Knowing when your child is ready for preschool is a difficult challenge for many parents, mainly because there are not any definite indications of readiness. However, here are a couple of things that The Heritage Learning Center thinks every parent should look for!
One of the best ways to figure out if your child is ready for preschool is to follow the acronym PIECES. If your child hits all the marks of this acronym, then they are prepared for Pre-K!
“P”- Potty Trained
Some programs require this, and some don’t. If your child is three years old or younger or has special needs, schools will not expect potty training. However, for older children or public programs, your child must be out of diapers. However, if they still have accidents or need help once in a while, that’s okay at this age!
“I” – Independent
Don’t worry, preschool programs don’t expect your child to know how to do everything, but a little independence is key. Most programs will expect your child to share and interact with other children without constant assistance from an adult.
“E” – Expressive
This means the child itself should be able to express their feelings and needs through communication, both verbal or nonverbal. It also means they should be able to understand other’s expressions. For example, when the teacher tells them to sit down, they should know what they are being asked to do.
“C” – Concentration
Activities in preschool usually last anywhere from ten to twenty minutes, so the expectation is that your child can focus or play or listen for this long without getting too distracted. A little distraction is expected because the child is still learning and developing, but the ability to focus helps them get the most out of preschool.
“E” – Emotionally Ready
We know your child might be upset their first day when you leave them, but they will adjust. Eventually, they will start making friends and be excited to come to school!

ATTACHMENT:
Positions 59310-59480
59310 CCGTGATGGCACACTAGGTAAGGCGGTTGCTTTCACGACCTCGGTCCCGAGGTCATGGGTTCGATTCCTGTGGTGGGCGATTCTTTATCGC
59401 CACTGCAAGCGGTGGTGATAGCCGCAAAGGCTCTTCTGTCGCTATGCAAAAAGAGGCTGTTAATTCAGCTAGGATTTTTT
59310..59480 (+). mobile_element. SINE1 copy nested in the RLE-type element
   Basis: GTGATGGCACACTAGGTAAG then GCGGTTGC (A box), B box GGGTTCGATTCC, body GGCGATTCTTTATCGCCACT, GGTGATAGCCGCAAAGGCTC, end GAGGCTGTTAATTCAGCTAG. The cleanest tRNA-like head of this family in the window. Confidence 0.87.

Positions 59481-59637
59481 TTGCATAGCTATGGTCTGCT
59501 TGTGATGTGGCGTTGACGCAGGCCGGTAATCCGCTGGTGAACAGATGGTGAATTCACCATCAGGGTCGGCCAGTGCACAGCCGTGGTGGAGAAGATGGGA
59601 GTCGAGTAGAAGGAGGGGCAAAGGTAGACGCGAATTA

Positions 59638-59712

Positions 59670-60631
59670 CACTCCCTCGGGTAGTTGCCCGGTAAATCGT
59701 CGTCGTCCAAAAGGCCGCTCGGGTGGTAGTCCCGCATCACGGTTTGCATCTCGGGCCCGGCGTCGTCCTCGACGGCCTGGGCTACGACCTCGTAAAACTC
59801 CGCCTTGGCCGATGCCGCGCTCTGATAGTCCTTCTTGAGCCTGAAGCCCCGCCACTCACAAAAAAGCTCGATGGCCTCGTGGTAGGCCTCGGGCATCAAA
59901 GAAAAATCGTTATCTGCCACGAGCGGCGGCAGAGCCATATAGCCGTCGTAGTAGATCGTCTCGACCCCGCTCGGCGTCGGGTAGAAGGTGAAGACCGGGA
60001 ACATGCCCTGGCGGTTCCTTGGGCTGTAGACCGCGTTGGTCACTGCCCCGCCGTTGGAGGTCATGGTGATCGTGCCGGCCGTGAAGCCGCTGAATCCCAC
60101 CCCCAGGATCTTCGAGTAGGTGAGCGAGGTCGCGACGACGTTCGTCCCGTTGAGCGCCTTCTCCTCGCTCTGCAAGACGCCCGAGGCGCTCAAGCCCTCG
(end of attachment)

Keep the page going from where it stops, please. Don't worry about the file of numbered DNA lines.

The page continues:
“S” – Stamina
Preschool takes a lot of energy! Typically, kids only get one or two short naps at school. So, if your child is taking multiple long naps during the day, you may want to adjust their nap schedule. This will prepare them for the higher levels of activity in preschool.
Questions to Ask Yourself
Another way to determine your child’s preparedness for preschool is to ask yourself a few questions about your child.
- “Does he/she follow directions?” – A lot goes on in a preschool setting, and children are often asked to help pass out snacks or clean up or sit down. If the answer to this question is no, you can start giving your child simple tasks or chores around the house to practice.
- Can you understand what they’re saying?” – Perfect communication is not expected, but short sentences that can describe an activity, such as going to the library, are signs of healthy, developing communication skills. If you suspect a speech issue, contact your pediatrician for some recommendations.
- “Have they been away from you before?” Separation anxiety on the first day is typical. However, if your child has never spent time at a daycare or with a babysitter and is with you all day, you might want to practice this before sending them to preschool.
Our experts at Heritage Learning Center hope that this short guide will help you determine if your child or children are ready for the big step into preschool. It can be scary, but we know that you and your child can do it with the right help and tools! If you need help finding resources or preparing your child for preschool, please contact Heritage Learning Center. Our experts are devoted to helping your child develop and have fun in the process!